Sartorial folklore has long held that wearing flats is generally much better for your feet than wearing über-high heels, and science has time and again supported this theory, with numerous reports revealing the damaging health results of wearing heels. This should come as no surprise, especially when your feet start to hurt after wearing sky-high heels for just a few hours. But believe it or not, flats aren't completely out of the doghouse, either. Even a cursory Google search on the health risks of wearing flats reveals some pretty jaw-dropping facts. We delved deeper to find the most upsetting risks we take every time we step into our trusty flats—and many of these will likely shock you as they did us.
Keep scrolling to learn the five most upsetting facts you never knew about the effects of wearing flats.
One rather horrifying tale out of the UK tells the story of a woman who packed her favorite flats for a family vacation only to find herself in debilitating pain for most of the trip. A trip to the emergency room revealed that her shoes had caused her to develop plantar fasciitis, a condition that results from the inflammation of the fascia that runs across the bottom of your foot from your heel bone to your toes. "[The doctor] said that wearing flat, unsupportive shoes such as flip-flops and old trainers had caused my arches to drop, and the ligaments and tendons in the base of my foot to overstretch or tear," the woman recalled.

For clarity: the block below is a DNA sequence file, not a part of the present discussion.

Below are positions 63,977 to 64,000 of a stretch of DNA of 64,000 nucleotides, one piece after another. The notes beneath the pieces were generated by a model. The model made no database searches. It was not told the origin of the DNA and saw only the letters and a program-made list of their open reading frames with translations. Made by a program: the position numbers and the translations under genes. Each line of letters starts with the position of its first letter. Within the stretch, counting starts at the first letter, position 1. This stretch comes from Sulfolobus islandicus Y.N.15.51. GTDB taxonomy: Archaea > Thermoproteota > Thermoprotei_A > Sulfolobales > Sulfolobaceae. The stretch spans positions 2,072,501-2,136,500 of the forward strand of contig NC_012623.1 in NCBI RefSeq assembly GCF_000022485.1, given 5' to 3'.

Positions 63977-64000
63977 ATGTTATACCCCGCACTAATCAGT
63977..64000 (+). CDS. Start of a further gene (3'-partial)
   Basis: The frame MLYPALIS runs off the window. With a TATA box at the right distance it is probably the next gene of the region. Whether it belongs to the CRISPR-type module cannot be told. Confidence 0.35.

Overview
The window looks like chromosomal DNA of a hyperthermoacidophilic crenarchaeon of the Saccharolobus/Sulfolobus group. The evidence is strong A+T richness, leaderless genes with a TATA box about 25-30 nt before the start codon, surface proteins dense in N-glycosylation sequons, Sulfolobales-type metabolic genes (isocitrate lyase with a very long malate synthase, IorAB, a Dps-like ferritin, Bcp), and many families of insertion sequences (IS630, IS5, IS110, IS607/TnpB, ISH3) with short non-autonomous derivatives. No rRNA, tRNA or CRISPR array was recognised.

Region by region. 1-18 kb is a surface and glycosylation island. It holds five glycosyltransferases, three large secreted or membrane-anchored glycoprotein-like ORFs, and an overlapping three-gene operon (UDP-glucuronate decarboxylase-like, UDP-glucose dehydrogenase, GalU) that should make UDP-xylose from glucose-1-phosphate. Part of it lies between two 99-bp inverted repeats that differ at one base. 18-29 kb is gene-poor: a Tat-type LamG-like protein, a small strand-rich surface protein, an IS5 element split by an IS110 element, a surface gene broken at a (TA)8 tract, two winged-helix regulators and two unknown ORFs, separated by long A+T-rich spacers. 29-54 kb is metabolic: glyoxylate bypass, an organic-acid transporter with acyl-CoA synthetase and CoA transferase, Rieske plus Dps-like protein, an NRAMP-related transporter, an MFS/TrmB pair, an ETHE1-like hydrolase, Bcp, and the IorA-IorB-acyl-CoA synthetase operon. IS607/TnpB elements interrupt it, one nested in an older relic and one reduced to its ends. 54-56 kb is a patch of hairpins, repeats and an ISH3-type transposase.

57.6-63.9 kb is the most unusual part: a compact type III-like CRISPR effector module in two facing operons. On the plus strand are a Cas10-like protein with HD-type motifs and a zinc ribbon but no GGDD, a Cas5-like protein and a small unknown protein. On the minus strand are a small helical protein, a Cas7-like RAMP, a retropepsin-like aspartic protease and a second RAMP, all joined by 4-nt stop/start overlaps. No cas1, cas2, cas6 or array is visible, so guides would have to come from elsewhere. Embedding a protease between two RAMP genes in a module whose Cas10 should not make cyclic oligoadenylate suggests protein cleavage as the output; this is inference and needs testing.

The Fix: Make sure your flats have plenty of arch support; avoid super-flat shoes with thin soles.
If you develop plantar fasciitis from wearing too-flat shoes, the condition can actually lead to the tendons on the bottom of your feet tearing, a crippling injury that will render you fairly incapacitated.
The Fix: If you are starting to feel pain along the bottoms of your feet, see your doctor sooner rather than later, and invest in quality flats that give your feet plenty of support.
Wearing flats that don't fit properly—especially if they are too tight around your toes—can end up leading to some major problems. A seemingly benign (though admittedly painful) ingrown toenail can turn into an internal infection that can spread to your bones, causing massive health problems.
The Fix: Make sure your toes have plenty of breathing room when you try on a new pair of flats. You should be able to wiggle them around freely and feel no pain.
The biggest problem with flats is the lack of shock absorption that comes along with thin, unsupportive soles. As your foot slams into the ground again and again, your heel bones take the brunt of the impact, and that can lead to problems over time. The most familiar of these problems, of course, is the incredibly painful blisters that form on your Achilles tendon when the back of your flat rubs against your leg; you might think this is because your shoes are ill-fitting, but often it's because of a lack of sole support.
The Fix: Get a pair of low-heel or block-heel shoes instead of flats. Shoes with broad, thick heels are often much better for your health than a pair of flats.
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This post was originally published at an earlier date and has since been updated by Anna LaPlaca.